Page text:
Our clients often ask, “What is indemnification?” An indemnification provision is one of the most common and frequently used provisions when negotiating any type of contract, and yet the parties to a contract often don’t understand the meaning.
Indemnity is defined by Black’s Law Dictionary as “a duty to make good any loss, damage, or liability incurred by another.” Indemnity has a general meaning of holding one harmless; that is to say, that one party holds the other harmless for some loss or damage.
But what does that mean in practice?
When does indemnity come into play and in what context?
Contractual Shift of Monetary Responsibilities
The concept of indemnity usually arises in contracts where there is a possibility of loss or damage to one party during the term of, or arising from the circumstances of, the contract.
One of the best examples of indemnity can be found in the context of insurance, where an insurance company insures a homeowner from damage to their home—the insurer indemnifies the homeowner . In the business context, an indemnification provision protects one party against damages and expenses caused by the other party’s failures and mistakes. For example, if a seller promises their tax preparation software is free from defect and indemnifies the buyer, the buyer can recover if the software used the past-year’s tax tables.
When an indemnification provision is triggered, one party pays the expenses, judgments, settlements, attorney fees, costs, and penalties of the other party.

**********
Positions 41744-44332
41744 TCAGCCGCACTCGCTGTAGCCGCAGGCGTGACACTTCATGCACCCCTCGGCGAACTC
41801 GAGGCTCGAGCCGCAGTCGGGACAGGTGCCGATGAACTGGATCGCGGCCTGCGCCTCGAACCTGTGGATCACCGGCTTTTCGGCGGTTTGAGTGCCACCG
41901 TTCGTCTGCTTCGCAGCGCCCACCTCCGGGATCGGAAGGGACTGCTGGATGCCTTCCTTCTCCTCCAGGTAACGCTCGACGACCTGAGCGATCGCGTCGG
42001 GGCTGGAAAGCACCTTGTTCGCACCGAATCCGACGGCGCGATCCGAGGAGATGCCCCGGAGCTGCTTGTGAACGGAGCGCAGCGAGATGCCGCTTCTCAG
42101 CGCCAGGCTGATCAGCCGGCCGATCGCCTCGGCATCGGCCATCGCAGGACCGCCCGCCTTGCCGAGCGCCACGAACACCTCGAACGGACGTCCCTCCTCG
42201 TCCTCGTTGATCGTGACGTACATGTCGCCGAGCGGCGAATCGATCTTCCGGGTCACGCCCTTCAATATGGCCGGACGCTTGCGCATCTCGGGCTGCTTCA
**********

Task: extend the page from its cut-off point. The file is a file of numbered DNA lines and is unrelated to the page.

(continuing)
Preventing Personal Liability
Indemnification can also be seen in the context of shielding directors and officers of a business from personal liability (i.e., act as a protective barrier) for debts incurred and decisions made on behalf of the company. In other words, a director/officer of a company is not responsible (if properly maintained) for the company’s debts or obligations.
Indemnification Provisions are Powerful!
Indemnification provisions can be a very powerful form of protection for a business. When drafting or negotiation a contract, make sure to consider the value of including an indemnification provision, and be wary of offering indemnification if you don’t understand the risks.
About the Author: Elizabeth H. Kraus
Email: firstname.lastname@example.org | Direct: (503) 802-5548
As a former CEO of a pharmaceutical tool company, Liz gained first-hand experience navigating the challenges associated with managing and growing a start-up business. Liz uses her start-up background to approach legal issues from a business perspective.